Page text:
Tortoises and climate change paper, highly cited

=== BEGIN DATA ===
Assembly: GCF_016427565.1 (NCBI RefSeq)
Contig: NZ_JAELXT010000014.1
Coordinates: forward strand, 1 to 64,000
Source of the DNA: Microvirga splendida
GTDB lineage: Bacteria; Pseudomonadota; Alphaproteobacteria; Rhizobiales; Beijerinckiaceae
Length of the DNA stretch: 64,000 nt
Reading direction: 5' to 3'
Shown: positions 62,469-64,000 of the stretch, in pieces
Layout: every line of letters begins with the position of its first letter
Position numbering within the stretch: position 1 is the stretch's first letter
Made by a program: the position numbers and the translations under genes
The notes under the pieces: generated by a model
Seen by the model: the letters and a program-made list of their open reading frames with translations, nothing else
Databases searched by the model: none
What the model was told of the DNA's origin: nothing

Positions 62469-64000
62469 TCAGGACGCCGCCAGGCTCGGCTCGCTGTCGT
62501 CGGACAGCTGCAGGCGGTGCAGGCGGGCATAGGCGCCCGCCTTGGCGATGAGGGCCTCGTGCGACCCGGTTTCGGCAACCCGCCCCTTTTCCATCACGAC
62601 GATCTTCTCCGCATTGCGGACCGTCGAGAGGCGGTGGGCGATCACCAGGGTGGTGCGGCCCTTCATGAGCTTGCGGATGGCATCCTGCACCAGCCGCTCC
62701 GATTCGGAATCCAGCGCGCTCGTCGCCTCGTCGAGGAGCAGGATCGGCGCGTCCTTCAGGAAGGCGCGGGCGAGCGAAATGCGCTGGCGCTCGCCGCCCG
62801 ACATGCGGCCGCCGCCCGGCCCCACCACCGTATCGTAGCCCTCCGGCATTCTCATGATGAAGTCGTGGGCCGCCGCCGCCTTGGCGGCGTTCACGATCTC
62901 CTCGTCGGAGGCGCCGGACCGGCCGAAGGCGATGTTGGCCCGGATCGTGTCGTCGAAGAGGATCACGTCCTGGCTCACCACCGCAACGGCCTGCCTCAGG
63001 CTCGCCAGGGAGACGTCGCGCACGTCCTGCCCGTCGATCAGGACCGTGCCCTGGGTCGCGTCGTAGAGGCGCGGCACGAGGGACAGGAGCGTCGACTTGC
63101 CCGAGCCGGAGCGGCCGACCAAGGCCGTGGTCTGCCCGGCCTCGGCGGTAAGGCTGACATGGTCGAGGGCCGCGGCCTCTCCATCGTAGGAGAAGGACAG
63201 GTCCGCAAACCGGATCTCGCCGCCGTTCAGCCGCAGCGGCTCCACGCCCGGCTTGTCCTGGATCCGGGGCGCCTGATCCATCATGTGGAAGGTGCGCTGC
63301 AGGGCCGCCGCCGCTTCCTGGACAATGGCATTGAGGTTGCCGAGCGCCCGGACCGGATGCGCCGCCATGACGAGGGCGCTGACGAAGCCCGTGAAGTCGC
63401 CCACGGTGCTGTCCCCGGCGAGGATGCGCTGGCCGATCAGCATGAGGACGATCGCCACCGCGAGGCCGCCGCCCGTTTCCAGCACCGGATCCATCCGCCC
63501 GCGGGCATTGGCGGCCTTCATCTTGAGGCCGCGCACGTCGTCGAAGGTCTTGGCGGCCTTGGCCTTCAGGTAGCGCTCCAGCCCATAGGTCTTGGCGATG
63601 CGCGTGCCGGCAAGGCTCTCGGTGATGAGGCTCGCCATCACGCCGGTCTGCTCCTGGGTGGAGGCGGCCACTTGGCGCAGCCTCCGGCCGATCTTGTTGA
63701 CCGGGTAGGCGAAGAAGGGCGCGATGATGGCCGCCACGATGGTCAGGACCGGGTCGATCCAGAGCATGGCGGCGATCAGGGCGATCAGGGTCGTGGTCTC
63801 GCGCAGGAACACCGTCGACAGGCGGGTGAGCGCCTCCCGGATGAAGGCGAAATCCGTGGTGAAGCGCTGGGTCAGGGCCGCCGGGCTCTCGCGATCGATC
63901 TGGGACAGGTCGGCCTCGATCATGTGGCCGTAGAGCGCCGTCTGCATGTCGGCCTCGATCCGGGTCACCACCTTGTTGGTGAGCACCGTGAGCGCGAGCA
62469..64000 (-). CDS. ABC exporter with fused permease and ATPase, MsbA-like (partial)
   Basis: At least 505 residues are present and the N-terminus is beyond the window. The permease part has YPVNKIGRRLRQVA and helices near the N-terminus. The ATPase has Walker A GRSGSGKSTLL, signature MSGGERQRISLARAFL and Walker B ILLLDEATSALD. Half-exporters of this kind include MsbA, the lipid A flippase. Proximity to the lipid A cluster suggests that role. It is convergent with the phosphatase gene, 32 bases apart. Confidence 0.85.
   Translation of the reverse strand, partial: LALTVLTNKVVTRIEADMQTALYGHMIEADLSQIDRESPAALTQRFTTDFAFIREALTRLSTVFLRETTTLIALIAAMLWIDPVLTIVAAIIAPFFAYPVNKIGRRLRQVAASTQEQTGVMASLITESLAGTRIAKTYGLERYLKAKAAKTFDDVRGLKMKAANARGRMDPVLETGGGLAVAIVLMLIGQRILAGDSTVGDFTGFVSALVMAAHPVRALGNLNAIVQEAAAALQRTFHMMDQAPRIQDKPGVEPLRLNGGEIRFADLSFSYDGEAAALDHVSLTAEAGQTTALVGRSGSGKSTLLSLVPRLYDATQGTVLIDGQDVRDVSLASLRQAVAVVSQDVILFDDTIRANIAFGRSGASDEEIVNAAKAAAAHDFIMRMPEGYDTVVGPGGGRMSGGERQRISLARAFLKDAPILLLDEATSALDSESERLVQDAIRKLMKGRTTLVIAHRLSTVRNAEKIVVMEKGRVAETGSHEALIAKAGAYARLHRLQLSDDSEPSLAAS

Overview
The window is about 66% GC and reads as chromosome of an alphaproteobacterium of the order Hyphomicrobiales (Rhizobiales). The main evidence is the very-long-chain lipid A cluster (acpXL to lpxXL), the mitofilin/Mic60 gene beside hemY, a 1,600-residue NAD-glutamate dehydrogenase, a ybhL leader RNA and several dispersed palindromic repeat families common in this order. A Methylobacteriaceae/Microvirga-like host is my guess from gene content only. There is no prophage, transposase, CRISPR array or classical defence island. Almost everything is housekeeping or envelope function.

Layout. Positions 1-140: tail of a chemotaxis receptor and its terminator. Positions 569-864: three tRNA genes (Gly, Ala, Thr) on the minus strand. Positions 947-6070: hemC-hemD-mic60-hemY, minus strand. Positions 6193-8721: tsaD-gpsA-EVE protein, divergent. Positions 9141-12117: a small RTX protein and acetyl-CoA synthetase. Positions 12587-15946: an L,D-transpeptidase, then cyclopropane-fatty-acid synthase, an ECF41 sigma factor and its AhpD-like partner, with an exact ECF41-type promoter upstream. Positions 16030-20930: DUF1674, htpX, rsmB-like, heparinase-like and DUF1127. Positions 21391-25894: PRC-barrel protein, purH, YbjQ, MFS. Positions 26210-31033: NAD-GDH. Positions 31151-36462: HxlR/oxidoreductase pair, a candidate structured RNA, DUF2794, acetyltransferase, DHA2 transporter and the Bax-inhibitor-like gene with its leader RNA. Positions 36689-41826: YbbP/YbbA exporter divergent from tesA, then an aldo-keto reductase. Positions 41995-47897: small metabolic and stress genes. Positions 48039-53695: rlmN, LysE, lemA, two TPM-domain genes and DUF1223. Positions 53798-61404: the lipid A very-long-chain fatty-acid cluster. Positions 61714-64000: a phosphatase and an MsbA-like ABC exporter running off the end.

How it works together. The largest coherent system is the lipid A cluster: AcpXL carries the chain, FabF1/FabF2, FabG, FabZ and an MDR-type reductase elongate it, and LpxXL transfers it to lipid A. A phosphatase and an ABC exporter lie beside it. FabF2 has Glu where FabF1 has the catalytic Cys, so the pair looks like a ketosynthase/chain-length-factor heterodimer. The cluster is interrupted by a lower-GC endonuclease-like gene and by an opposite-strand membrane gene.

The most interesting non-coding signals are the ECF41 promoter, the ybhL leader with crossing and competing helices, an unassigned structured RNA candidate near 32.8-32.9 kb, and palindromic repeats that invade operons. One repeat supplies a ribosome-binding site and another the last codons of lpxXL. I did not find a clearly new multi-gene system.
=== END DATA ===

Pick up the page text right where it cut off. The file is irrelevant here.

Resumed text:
Our publication in Global Change Biology has reached 21 citations, making it the top cited one in my research gate profile. In this paper, we examined the relationship between tortoise survival and meteorological variables at Punta de la Banya reserve in the Ebro Delta Natural Park (Catalonia, Spain), and used this information, together with known survival and fecundity values from other populations across Southern Europe, to forecast local population growth under different climatic scenarios for the global geographic distribution of the species. This research highlighted first a positive relationship between winter rainfall and juvenile tortoise survival, and second, the higher vulnerability to climate change of populations already suffering a large number of threats diminishing their fitness (urbanization, fires, mesopredator increases, poaching). The figure below shows the predicted population growth under a dry (low rainfall) scenario for the 21st century (red-orange = population decrease, blue= population increase, yellow-green = stable). In this worst case scenario, even populations living in protected areas without human disturbances, such as those in Punta de la Banya, could become extinct by the end of the century due to a loss of new recruits caused by increasing aridity.

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